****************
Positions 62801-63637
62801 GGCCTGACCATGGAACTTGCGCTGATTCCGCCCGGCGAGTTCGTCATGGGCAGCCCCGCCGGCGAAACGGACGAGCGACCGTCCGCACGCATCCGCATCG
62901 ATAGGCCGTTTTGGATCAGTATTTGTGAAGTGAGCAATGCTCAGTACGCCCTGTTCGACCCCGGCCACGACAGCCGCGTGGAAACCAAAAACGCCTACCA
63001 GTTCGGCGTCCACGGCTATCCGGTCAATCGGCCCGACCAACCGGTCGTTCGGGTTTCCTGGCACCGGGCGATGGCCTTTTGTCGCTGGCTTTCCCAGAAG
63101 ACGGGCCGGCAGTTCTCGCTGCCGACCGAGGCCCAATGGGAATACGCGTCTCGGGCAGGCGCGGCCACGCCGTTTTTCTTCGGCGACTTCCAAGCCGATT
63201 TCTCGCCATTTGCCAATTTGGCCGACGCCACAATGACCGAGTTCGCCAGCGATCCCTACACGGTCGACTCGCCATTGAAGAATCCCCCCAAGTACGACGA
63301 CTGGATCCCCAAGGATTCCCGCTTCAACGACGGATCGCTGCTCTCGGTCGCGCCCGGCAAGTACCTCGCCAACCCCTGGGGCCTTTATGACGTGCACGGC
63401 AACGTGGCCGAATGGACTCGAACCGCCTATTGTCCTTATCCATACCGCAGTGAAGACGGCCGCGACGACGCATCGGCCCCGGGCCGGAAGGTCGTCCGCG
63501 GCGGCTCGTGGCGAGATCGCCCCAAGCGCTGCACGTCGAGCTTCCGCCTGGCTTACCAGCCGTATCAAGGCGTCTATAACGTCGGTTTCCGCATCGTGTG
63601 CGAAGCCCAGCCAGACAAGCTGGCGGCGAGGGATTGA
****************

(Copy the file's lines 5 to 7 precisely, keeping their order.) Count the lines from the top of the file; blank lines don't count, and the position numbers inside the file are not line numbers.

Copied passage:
63101 ACGGGCCGGCAGTTCTCGCTGCCGACCGAGGCCCAATGGGAATACGCGTCTCGGGCAGGCGCGGCCACGCCGTTTTTCTTCGGCGACTTCCAAGCCGATT
63201 TCTCGCCATTTGCCAATTTGGCCGACGCCACAATGACCGAGTTCGCCAGCGATCCCTACACGGTCGACTCGCCATTGAAGAATCCCCCCAAGTACGACGA
63301 CTGGATCCCCAAGGATTCCCGCTTCAACGACGGATCGCTGCTCTCGGTCGCGCCCGGCAAGTACCTCGCCAACCCCTGGGGCCTTTATGACGTGCACGGC